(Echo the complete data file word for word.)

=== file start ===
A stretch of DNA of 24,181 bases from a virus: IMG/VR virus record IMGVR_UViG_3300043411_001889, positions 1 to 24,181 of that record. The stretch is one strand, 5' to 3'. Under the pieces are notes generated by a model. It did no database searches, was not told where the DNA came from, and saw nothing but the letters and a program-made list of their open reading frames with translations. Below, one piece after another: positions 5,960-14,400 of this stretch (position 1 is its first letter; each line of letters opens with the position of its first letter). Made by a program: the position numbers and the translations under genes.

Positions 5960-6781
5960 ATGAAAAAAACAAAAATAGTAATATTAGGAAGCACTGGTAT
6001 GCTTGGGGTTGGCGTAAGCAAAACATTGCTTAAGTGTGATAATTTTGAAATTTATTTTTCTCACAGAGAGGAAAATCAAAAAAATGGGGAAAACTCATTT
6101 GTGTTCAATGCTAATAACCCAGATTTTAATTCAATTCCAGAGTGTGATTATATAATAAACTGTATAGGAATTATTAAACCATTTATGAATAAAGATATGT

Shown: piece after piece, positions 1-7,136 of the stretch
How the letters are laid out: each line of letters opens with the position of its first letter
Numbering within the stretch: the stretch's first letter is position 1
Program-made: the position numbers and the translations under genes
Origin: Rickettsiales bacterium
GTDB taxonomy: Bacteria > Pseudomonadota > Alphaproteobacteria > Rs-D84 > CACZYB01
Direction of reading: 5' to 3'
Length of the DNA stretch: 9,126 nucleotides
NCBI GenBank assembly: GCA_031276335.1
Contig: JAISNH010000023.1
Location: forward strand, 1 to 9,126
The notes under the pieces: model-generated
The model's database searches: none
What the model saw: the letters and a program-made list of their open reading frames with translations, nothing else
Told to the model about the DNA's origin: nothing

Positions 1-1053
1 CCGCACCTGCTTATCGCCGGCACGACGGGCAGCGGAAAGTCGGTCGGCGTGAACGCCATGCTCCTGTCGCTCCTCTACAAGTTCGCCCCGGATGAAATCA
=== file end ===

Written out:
A stretch of DNA of 24,181 bases from a virus: IMG/VR virus record IMGVR_UViG_3300043411_001889, positions 1 to 24,181 of that record. The stretch is one strand, 5' to 3'. Under the pieces are notes generated by a model. It did no database searches, was not told where the DNA came from, and saw nothing but the letters and a program-made list of their open reading frames with translations. Below, one piece after another: positions 5,960-14,400 of this stretch (position 1 is its first letter; each line of letters opens with the position of its first letter). Made by a program: the position numbers and the translations under genes.

Positions 5960-6781
5960 ATGAAAAAAACAAAAATAGTAATATTAGGAAGCACTGGTAT
6001 GCTTGGGGTTGGCGTAAGCAAAACATTGCTTAAGTGTGATAATTTTGAAATTTATTTTTCTCACAGAGAGGAAAATCAAAAAAATGGGGAAAACTCATTT
6101 GTGTTCAATGCTAATAACCCAGATTTTAATTCAATTCCAGAGTGTGATTATATAATAAACTGTATAGGAATTATTAAACCATTTATGAATAAAGATATGT

Shown: piece after piece, positions 1-7,136 of the stretch
How the letters are laid out: each line of letters opens with the position of its first letter
Numbering within the stretch: the stretch's first letter is position 1
Program-made: the position numbers and the translations under genes
Origin: Rickettsiales bacterium
GTDB taxonomy: Bacteria > Pseudomonadota > Alphaproteobacteria > Rs-D84 > CACZYB01
Direction of reading: 5' to 3'
Length of the DNA stretch: 9,126 nucleotides
NCBI GenBank assembly: GCA_031276335.1
Contig: JAISNH010000023.1
Location: forward strand, 1 to 9,126
The notes under the pieces: model-generated
The model's database searches: none
What the model saw: the letters and a program-made list of their open reading frames with translations, nothing else
Told to the model about the DNA's origin: nothing

Positions 1-1053
1 CCGCACCTGCTTATCGCCGGCACGACGGGCAGCGGAAAGTCGGTCGGCGTGAACGCCATGCTCCTGTCGCTCCTCTACAAGTTCGCCCCGGATGAAATCA